Background: Adjusting medication of patients with rheumatoid arthritis (RA) until predefined disease activity targets are met, i.e. Treat-to-Target (T2T), is the currently recommended treatment approach. However, not much is known about long-term cost-effectiveness of different T2T strategies. We model the 5-year costs and effects of a step-up approach (MTX mono - > MTX + csDMARD combination - > Adalimumab - > second anti-TNF) and an initial combination therapy approach (MTX + csDMARD - > MTX + csDMARD higher dose - > anti-TNFs) from the healthcare and societal perspectives, by adapting a previously validated Markov model. Methods: We constructed a Markov model in which 3-monthly transitions between DAS28-defined health states of remission (≤2.6), low (2.6 < DAS28 ≤ 3.2), moderate (3.2 < DAS28 ≤ 5.1), and high disease activity (DAS28 > 5.1) were simulated. Modelled patients proceeded to subsequent treatments in case of non-remission at each (3-month) cycle start. In case of remission for two consecutive cycles medication was tapered, until medication-free remission was achieved. Transition probabilities for individual treatment steps were estimated using data of Dutch Rheumatology Monitoring registry Remission Induction Cohort I (step-up) and II (initial combination). Expected costs, utility, and ICER after 5 years were compared between the two strategies. To account for parameter uncertainty, probabilistic sensitivity analysis was employed through Gamma, Normal, and Dirichlet distributions. All utilities, costs, and transition probabilities were replaced by fitted distributions. Results: Over a 5-year timespan, initial combination therapy was less costly and more effective than step-up therapy. Initial combination therapy accrued €16,226.3 and 3.552 QALY vs €20,183.3 and 3.517 QALYs for step-up therapy. This resulted in a negative ICER, indicating that initial combination therapy was both less costly and more effective in terms of utility gained. This can be explained by higher (±5%) remission percentages in initial combination strategy at all time points. More patients in remission generates less healthcare and productivity loss costs and higher utility. Additionally, higher remission percentages caused less bDMARD use in the initial combination strategy, lowering overall costs. Conclusion: Initial combination therapy was found favourable over step-up therapy in the treatment of Rheumatoid Arthritis, when considering cost-effectiveness. Initial combination therapy resulted in more utility at a lower cost over 5 years.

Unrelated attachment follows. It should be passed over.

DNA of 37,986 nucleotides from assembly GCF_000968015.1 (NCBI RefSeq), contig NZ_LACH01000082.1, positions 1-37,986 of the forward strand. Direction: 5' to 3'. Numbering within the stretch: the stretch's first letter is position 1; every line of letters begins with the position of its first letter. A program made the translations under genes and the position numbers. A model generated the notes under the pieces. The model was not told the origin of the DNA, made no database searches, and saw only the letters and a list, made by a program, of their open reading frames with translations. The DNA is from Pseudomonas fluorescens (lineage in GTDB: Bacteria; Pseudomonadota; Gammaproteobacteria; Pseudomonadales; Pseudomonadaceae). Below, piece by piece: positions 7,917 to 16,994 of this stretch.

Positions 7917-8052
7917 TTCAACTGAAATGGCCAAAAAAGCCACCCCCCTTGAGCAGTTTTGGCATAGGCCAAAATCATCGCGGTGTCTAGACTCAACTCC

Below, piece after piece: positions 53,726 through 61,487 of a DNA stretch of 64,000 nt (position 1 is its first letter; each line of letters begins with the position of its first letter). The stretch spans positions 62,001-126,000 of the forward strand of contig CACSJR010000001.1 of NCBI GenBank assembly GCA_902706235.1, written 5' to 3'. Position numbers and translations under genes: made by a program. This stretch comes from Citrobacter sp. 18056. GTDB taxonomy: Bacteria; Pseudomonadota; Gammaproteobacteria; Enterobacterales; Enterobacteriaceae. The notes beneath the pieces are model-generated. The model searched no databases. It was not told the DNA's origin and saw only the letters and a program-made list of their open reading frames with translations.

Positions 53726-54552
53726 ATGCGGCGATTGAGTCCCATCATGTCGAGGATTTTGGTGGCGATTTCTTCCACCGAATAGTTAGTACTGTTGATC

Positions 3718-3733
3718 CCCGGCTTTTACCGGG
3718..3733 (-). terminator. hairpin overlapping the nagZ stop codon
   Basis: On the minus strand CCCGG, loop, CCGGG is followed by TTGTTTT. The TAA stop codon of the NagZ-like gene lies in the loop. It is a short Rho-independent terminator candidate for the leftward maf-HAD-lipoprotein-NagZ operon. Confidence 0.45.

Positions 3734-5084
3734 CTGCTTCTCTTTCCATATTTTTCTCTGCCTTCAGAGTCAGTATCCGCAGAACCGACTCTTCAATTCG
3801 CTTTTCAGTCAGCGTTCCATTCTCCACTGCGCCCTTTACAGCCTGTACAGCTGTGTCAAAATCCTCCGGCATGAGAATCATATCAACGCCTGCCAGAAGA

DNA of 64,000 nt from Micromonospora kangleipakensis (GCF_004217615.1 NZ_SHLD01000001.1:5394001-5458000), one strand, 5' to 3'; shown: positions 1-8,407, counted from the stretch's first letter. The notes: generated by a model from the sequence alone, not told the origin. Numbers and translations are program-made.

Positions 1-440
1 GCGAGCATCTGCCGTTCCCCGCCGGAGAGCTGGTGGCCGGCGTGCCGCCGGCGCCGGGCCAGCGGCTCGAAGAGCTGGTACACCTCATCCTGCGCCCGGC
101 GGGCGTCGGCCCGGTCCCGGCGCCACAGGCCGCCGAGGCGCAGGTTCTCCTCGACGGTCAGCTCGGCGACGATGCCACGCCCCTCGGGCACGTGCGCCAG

- Probabilistic sensitivity analysis
- Rheumatoid arthritis